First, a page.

Military and Racism in Wyoming -Part 1
CHEYENNE, Wyo. (Wyoming News Now) - Wyoming’s slogan is the “Equality State,” but it also has a legacy of discrimination.
Now that legacy has spilled over to a particular group that Wyomingites say they respect the most in our state.
According to F.E. Warren officers, four military families of color have transferred out of the state.
The reason was that these service members and their children faced repeated racial discrimination from the community, including schoolmates.
Military authorities said the diversity our military brings is a source of strength in Wyoming.
“Great communities are diverse. Great communities celebrate everybody that they have together with them. Great communities accept one another, and they don’t tolerate behavior like this,” says Col. Cathy Barrington, Commander- 90th Missile Wing.
With over $400M in payroll, the military is our largest employer.
When service members say they experience racially-based incidents such as being called racial slurs, completely ignored or not attended to in businesses when they are out of their uniforms, Barrington said the military would send out a letter informing the company of what occurred in the store.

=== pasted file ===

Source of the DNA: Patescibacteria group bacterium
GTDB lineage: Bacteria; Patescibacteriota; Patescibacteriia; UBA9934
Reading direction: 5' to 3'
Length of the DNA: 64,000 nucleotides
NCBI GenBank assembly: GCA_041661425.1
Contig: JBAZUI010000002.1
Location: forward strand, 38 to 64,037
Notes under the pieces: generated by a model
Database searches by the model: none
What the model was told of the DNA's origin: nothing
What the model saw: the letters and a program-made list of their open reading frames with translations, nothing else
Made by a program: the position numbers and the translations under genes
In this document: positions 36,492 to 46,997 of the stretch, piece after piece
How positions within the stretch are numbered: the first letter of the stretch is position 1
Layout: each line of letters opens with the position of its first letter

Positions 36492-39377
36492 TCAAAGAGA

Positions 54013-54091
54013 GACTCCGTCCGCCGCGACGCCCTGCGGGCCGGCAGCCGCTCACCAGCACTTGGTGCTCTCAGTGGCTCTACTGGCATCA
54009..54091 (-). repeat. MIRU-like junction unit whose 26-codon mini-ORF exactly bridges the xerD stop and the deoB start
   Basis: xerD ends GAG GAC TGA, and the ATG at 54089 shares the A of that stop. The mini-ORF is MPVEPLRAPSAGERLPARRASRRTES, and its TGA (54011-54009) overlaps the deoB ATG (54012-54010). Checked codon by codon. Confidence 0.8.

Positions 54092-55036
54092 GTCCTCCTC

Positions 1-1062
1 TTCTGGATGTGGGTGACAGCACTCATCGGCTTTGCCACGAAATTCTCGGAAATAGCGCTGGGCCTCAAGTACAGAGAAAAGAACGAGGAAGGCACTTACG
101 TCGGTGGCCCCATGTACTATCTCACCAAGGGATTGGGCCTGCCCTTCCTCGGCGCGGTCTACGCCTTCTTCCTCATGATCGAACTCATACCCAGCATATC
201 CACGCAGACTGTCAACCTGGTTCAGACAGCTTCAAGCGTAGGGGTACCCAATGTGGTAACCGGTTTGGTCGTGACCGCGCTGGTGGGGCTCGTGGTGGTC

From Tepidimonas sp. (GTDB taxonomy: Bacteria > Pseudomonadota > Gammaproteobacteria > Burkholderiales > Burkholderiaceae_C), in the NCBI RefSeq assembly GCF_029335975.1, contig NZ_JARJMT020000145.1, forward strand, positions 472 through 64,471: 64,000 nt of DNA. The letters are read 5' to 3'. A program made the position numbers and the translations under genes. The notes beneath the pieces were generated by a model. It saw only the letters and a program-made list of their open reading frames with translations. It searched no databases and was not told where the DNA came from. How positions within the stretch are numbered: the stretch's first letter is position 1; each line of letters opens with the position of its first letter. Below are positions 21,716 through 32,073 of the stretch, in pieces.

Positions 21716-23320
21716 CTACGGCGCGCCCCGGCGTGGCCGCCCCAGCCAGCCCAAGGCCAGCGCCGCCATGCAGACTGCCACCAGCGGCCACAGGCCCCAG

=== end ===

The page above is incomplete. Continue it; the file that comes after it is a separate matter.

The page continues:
This allows the owner to know a discriminatory event happened and gives them a chance to rectify the situation through additional employee training or, in some cases, the firing of an employee.
The military will restrict service members from patronizing that business if the situation is not resolved.
Barrington says this racism affects who stays, who chooses to come here, and who invests in our city and state.
Military officials are saying that service members are researching the state before deciding whether to move, and Wyoming is developing a negative reputation.
“Our nuclear mission here is vital. I need talented people who can come to work, so when we start impacting our ability to bring in top talent, that is a strategic problem,” says Barrington.
Gov. Mark Gordon says racism weakens Wyoming and leaves us vulnerable.
“It is troubling to me that we have soldiers that are protecting our very rights, that are feeling uncomfortable living here. When we have Russia rattling sabers and China doing all that it’s doing overseas, we should feel strongly about making sure that our military feel safe here and that they also know that Wyoming supports them 100 percent,” says Gordon
Air Force staff broke their silence in January when these ongoing issues came to a head.
Officials say it got so bad a serviceman’s daughter became suicidal, and another family’s son was fined for fighting when racially berated.
In part two of this story, we will have the second portion of our interviews to look at how this affects students and what we need to do to address the issue.
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